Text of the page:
What needs to happen in the market now?

Right now, we’re in a situation where if all multifamily projects under construction were to be delivered at the same time, we would be grossly oversupplied with units for rent. This means that we need to see a bit of a pullback in terms of new multifamily construction so that demand can catch back up with supply. Fortunately, given the current interest rate environment, we’re likely to see such a move. Given the fact that debt has become so expensive, many projects simply won’t be viable.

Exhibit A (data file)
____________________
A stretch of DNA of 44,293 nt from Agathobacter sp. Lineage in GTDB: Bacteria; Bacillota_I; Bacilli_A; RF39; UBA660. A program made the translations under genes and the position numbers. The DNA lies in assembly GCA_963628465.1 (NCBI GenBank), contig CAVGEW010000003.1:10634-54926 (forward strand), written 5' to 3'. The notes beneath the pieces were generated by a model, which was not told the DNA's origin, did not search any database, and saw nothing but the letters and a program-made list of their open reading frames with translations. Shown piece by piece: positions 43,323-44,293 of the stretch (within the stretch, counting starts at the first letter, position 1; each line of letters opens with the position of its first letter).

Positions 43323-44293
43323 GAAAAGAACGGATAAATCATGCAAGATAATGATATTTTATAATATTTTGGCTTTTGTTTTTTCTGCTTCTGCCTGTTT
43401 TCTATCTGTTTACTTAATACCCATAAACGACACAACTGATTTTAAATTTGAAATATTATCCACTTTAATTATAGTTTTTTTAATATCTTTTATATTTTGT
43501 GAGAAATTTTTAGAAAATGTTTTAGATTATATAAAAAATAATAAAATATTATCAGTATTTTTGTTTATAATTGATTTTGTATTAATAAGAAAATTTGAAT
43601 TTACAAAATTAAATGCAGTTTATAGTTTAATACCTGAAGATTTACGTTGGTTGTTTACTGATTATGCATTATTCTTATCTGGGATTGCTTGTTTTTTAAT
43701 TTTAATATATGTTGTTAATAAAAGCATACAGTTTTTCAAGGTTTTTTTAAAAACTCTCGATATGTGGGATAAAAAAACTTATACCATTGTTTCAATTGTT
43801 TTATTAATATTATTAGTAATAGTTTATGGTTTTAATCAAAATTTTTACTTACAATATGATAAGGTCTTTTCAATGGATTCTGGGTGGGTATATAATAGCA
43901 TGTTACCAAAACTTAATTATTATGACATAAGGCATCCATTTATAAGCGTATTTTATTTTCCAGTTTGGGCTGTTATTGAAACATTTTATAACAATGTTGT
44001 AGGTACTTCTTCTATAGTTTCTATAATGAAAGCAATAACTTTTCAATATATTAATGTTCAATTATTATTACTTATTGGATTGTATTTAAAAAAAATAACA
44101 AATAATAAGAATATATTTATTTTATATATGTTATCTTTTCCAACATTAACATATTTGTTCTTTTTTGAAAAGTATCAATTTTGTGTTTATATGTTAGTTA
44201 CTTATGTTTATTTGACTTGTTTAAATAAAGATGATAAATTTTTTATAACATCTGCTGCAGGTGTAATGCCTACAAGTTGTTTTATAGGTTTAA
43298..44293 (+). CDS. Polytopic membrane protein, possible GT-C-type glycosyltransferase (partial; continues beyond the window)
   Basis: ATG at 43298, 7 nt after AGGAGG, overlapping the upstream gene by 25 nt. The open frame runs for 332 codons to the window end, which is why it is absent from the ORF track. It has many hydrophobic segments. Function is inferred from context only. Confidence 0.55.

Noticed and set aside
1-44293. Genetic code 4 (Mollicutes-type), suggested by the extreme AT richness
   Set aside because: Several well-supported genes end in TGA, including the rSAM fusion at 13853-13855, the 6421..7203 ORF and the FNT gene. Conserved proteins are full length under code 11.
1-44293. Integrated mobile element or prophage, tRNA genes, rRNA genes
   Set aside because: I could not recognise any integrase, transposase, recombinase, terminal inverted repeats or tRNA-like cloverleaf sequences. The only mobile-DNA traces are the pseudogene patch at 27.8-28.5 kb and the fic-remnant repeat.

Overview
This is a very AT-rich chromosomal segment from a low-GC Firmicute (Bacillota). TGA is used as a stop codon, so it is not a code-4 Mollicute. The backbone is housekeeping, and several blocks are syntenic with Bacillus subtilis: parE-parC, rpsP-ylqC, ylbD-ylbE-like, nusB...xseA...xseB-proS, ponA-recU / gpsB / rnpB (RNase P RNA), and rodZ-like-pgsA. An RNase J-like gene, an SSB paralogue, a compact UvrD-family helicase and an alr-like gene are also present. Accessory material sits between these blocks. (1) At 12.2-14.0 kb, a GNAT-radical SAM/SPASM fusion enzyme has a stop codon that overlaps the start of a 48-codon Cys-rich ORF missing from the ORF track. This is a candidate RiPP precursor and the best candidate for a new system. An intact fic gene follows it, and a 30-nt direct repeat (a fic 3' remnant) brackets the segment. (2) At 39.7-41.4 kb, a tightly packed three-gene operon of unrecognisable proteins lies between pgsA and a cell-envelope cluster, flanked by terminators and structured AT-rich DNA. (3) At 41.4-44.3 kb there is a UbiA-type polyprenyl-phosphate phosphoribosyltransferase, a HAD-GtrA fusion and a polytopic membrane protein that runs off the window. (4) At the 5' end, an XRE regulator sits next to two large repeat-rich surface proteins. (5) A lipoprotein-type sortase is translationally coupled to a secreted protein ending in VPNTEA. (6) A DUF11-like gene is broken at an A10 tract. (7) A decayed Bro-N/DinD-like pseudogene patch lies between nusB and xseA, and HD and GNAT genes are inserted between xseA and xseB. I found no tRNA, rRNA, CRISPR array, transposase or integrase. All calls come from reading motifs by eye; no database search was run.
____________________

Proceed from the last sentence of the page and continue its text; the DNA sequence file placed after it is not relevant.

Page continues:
Year-end predictions

Given that the stock market has rebounded quite a bit from the November 2022 lows we saw just a few months ago, it’s important to look ahead. Currently, the Dow is hovering around the 33,500 mark and the 10-year treasury at the 3.5% mark. Although a lot can change over the next 6-7 months, generally speaking, Kris, Aaron, and Ivy all agreed that the stock market and bond yields are likely to downtrend over the next few months. However, it’s important to remember that stocks and bonds are much more liquid than real estate, meaning they are much more volatile on a day-to-day basis than real estate. This means, although they expect a downtrend by the end of the year, we may see some wild swings in the meantime.